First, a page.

November 13 was the last meeting for PLA proponent Trustee Chris Stampolis at the West Valley-Mission Community College District and last opportunity for him to get a Project Labor Agreement placed on the agenda…he was able to get one final agenda item to provide direction on Project Labor Agreements on the November 13, 2012 agenda through PLA proponent and Board President Adrienne Grey. Before a packed crowd of union members touting their praise for the union and how it has provided them a career, Trustees Stampolis and Grey pushed for forward action on PLA negotiations in the district, against the recommendation of Vice Chancellor Maduli for the Board to wait to provide direction on Project Labor Agreements until after the December 11 study session on the pros and cons of PLAs. Vice Chancellor Maduli recommended looking at several delivery options as strategies to improve local hire in the district. A pilot PLA on a less complicated project like the Learning Resource Center at West Valley Mission Campus was one of the strategies mentioned in addition to multi-prime and lease leaseback methodologies. After deliberating back and forth on an original motion by Trustee Lucas to wait until the December 11 meeting where staff will bring back information regarding pros and cons about PLAs and a pilot PLA that was ultimately withdrawn, the final motion was to direct staff to pursue the PLA/PSA with the appropriate entity using their discretion and bring it back at a timely future date no later than March in addition to completing the staff study on the pros and cons of PLAs at the December 11 meeting. Motion passed 4-1 with Trustee Heimlich and Trustee Walsh absent.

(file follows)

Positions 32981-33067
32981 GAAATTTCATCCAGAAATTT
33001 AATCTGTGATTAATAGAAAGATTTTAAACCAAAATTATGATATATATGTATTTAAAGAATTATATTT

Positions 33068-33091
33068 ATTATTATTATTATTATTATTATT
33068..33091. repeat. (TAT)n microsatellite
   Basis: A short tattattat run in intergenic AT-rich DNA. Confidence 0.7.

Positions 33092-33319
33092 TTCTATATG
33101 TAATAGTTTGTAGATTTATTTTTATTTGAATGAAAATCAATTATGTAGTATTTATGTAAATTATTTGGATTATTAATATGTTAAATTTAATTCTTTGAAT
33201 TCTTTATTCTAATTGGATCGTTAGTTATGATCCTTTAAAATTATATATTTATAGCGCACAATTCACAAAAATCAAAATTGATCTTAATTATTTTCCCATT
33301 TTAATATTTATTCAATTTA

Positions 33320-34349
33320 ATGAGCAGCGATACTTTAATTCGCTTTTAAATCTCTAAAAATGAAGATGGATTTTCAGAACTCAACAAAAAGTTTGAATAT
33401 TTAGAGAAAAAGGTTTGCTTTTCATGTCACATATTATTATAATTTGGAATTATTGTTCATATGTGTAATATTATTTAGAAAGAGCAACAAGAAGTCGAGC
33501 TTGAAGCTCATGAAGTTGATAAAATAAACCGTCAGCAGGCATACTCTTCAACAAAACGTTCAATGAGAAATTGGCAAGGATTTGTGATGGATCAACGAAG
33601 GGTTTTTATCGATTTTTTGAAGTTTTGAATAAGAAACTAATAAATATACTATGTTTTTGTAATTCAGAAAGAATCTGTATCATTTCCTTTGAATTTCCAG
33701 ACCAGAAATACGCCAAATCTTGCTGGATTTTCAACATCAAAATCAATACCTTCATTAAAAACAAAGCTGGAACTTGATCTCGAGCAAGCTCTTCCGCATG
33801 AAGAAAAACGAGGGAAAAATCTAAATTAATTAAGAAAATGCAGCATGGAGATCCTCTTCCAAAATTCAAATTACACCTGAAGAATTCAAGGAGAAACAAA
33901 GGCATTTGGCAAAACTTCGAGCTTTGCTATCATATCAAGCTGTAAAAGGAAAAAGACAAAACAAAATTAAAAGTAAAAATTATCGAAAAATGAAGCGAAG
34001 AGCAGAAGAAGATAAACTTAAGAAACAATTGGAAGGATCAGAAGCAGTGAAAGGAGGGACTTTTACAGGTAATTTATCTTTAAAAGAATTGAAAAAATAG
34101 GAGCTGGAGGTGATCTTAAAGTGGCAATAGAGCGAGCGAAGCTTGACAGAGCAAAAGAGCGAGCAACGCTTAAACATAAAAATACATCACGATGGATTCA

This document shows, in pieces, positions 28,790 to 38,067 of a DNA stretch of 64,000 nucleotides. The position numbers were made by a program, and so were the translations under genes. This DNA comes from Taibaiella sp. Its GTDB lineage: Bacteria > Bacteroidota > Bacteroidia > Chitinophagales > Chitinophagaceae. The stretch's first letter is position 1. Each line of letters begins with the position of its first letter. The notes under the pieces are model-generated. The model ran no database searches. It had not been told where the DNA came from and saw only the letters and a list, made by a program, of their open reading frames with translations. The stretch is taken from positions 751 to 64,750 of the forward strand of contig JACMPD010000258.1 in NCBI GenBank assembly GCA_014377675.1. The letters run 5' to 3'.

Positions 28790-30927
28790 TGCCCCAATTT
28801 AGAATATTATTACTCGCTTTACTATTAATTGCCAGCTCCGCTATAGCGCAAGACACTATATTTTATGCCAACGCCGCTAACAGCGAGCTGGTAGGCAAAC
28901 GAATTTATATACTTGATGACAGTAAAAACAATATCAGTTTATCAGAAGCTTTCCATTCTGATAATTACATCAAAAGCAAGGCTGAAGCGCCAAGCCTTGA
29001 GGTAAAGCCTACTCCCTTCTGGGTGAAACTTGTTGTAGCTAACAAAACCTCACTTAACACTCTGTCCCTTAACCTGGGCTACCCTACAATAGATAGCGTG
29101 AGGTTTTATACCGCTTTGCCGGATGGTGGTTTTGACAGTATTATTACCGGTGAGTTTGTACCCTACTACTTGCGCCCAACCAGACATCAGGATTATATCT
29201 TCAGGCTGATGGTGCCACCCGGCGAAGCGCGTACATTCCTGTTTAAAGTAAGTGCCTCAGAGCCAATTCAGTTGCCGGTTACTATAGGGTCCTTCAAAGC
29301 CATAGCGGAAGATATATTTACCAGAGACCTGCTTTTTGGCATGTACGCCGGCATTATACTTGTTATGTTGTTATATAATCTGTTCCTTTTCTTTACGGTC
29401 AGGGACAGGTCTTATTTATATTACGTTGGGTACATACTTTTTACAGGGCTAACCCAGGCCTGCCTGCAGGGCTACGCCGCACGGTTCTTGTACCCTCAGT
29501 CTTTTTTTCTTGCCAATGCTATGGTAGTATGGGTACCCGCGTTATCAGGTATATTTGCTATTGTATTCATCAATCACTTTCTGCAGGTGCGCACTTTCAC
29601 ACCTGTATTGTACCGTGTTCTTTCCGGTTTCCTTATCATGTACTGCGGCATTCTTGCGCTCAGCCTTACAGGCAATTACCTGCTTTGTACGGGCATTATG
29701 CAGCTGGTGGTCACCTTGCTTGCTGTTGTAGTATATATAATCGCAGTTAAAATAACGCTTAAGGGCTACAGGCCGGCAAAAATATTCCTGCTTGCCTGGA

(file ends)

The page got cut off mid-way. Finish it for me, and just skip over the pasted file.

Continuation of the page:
President Grey touted the PLA as opportunities to be gained by pursuing a Project Labor Agreement as $8 billion of public and private work is currently being built under a PLA in Santa Clara County [according to Neil Struthers, head of the Santa Clara County Building and Construction Trades Council].

Trustee Heimlich voted against the motion. He noted that state law exempted PLAs from labor and wage monitoring and wanted to know what the public would get for a PLA in exchange for higher costs and more labor law violations.


Note: this article is also posted on www.UnionWatch.org as Advancing the Union Agenda: A More Mundane Silicon Valley Ambition.